Eating disorders and cognitive impairment: A brief review and consideration for telehealth testing

Presented by Ronnie Lee, PsyD

Eating disorder treatment and its varied forms of therapy and education can put a strain on cognitive capacity. Furthermore, it can be challenging to absorb all the information presented to clients if they cannot work at a high level of cognition.

What does this mean for clients due to co-occurring diagnoses, such as ADHD, that are impacting their level of cognition? How are clinicians preparing treatment maps to consider the co-occurring diagnoses and their impact on cognition?

What is cognition?

Cognition refers to the range of mental processes relating to acquiring, storing, manipulating, and retrieving information. It underpins many daily activities in health and disease across the age span.1 

Cognition can be separated into multiple distinct functions, depending on particular brain circuits and neuromodulators.

In simple terms, cognition refers to the mental processes an organism uses to organize information, including attention, thinking, memory, learning, decision-making, emotions, and more.

Variables impacting cognition

There is an almost endless list of individual and environmental factors that can impact cognition, including:2

  • Nutrition
  • Organ function
  • Nutrition
  • Our thoughts, e.g., “metacognition” or “thinking about thinking”
  • Our emotions, e.g., self-doubt and anxiety
  • Medication
  • Infections
  • Environmental factors, e.g., loud traffic or construction noises, crowds, etc.

Cognitive impairment vs. cognitive deficit

Mild Cognitive Impairment (MCI)

MCI can be described as the stage between a more expected cognitive decline (e.g., for aging) and signs of a more insidious onset of a neurocognitive disorder. MCI is not an illness in itself, and in some individuals, MCI reverts to normal cognition or remains stable.3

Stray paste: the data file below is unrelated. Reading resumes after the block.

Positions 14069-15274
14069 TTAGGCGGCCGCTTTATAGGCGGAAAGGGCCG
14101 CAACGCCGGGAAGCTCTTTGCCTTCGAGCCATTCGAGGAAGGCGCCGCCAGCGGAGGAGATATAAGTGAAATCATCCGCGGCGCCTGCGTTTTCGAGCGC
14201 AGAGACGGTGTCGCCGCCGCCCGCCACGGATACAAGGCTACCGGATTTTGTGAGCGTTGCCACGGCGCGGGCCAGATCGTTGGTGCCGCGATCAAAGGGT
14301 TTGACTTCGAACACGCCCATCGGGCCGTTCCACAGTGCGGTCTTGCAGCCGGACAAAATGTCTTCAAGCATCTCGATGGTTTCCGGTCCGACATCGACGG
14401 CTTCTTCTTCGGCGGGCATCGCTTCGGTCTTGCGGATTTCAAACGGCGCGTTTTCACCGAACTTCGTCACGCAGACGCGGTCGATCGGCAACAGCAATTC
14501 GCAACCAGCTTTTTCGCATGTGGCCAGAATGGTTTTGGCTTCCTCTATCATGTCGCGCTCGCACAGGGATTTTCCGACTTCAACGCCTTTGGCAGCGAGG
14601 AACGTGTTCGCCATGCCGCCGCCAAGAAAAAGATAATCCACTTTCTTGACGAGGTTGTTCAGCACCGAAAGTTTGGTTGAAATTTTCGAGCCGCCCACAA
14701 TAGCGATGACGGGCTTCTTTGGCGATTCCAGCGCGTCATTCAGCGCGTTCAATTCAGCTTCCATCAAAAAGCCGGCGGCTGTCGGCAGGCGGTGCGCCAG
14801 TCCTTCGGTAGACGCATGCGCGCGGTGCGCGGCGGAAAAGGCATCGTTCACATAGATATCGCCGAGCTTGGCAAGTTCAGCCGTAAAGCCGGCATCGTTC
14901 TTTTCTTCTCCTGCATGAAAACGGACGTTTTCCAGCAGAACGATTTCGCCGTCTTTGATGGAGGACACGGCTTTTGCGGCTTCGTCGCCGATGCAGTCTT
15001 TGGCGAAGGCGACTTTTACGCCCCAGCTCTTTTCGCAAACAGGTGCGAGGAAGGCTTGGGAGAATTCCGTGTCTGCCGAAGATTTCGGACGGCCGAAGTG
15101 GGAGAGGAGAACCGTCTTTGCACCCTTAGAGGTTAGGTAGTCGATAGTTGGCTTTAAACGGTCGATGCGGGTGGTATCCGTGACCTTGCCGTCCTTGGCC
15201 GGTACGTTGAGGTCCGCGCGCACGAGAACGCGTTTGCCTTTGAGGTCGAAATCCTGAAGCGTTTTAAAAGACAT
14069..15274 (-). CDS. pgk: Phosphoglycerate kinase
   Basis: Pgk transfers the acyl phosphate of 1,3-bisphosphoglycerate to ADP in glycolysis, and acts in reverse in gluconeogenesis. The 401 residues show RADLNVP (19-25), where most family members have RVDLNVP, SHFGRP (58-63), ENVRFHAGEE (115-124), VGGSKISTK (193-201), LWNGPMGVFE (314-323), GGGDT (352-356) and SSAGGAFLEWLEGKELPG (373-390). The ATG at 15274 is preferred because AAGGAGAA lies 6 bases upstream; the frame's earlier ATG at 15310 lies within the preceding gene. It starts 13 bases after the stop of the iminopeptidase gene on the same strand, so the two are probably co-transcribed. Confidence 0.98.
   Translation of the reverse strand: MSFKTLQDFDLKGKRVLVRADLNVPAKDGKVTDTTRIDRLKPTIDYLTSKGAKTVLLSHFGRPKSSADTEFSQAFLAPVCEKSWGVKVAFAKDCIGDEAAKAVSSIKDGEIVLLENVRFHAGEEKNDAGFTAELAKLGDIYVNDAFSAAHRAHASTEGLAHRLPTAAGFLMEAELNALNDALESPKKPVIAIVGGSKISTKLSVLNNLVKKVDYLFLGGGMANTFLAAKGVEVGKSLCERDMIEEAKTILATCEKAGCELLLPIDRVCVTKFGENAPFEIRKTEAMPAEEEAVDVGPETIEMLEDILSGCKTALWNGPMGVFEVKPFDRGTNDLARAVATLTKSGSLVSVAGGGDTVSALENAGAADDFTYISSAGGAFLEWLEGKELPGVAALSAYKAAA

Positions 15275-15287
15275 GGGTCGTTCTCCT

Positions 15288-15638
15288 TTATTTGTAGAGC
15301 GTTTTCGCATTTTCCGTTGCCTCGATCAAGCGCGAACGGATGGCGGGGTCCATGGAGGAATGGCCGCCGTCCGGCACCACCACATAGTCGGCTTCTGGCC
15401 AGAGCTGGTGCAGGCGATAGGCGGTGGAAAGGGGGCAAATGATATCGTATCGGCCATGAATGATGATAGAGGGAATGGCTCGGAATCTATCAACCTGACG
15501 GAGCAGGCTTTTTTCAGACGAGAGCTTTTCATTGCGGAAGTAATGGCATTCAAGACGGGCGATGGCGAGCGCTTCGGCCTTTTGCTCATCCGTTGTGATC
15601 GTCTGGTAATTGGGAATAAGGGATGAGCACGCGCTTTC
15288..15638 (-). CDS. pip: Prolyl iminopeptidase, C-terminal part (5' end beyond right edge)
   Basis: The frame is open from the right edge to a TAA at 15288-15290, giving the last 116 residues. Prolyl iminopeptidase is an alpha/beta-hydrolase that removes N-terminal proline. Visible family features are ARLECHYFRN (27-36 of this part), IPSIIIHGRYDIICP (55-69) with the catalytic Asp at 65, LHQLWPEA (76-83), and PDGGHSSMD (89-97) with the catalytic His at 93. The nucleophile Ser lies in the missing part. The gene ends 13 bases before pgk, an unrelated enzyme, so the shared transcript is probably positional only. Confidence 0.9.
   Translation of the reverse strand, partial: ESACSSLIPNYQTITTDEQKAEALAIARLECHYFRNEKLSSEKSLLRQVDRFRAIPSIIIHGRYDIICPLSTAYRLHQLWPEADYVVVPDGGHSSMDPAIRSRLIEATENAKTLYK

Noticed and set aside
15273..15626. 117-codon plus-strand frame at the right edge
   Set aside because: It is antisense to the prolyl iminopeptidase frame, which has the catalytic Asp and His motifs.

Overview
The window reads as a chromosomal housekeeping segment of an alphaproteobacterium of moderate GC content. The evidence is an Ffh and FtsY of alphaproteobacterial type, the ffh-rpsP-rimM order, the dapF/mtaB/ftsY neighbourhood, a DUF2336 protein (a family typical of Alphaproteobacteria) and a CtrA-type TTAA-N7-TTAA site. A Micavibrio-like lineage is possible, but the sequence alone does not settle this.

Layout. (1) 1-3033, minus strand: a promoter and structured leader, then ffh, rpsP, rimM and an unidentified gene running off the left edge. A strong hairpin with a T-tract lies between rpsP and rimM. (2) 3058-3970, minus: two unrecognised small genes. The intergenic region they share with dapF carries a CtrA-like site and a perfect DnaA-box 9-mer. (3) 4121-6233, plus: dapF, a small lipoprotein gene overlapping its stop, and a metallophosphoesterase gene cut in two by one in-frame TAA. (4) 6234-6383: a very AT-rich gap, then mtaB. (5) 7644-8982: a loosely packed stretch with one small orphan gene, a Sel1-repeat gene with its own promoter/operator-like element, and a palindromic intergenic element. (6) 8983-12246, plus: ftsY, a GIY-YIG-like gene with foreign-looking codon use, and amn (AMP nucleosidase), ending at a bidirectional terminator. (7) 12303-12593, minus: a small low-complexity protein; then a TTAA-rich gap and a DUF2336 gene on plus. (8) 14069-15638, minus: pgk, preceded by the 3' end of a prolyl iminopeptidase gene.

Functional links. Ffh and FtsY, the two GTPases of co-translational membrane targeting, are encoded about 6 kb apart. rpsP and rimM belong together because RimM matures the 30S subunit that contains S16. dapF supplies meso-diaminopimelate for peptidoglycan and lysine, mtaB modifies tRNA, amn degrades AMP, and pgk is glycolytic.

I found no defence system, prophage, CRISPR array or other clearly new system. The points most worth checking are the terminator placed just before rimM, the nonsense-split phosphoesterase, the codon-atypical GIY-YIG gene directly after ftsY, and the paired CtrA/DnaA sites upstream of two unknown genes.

The causes and risks of MCI are varied and may include head injuries, severe anxiety/depression, dehydration, medication, infections, and recreational drug use.4

Cognitive deficit

By contrast, cognitive deficit is a more general term that describes a disruption of a person’s mental processes that lead to acquiring information and knowledge but does not impact their overall ability to function appropriately. Cognitive deficit does not explicitly suggest or lead to a neurocognitive diagnosis or condition.5

Cognitive deficits can prevent cognitive functioning at the highest level, which can be relevant to eating disorder treatment. As previously alluded to, clients need to be functioning at a high cognitive level to get the most out of eating disorder treatment.

Do eating disorders impair cognition?

We already know that eating disorders have wide-ranging impacts, affecting things like:

  • Medical presentation
  • Social and work life
  • Relationships
  • Family life
  • Psychological/psychiatric status

There is a growing body of evidence that indicates that eating disorders can also impact cognition, in particular, certain cognitive traits: 

  • Cognitive rigidity and heightened attention to detail have been linked to compulsive eating disorder behaviors, such as bodychecking and ritualistic eating. (6) This cognitive inflexibility, or inability to mentally adapt to new demands and information, can make it difficult for clients to engage in eating disorder treatment fully.
  • Impulsivity has been linked to the feelings of urgency that precede episodes of purging or binge eating. 

Eating disorders and alterations in brain structure

Several studies have looked at the relationship between eating disorders and brain structure. Without going into too much detail, studies have found that those with anorexia nervosa (AN) were shown to have smaller brain volume and a global decrease in grey matter volume. It’s hypothesized that there is a correlation between grey matter size and the duration of the eating disorder.8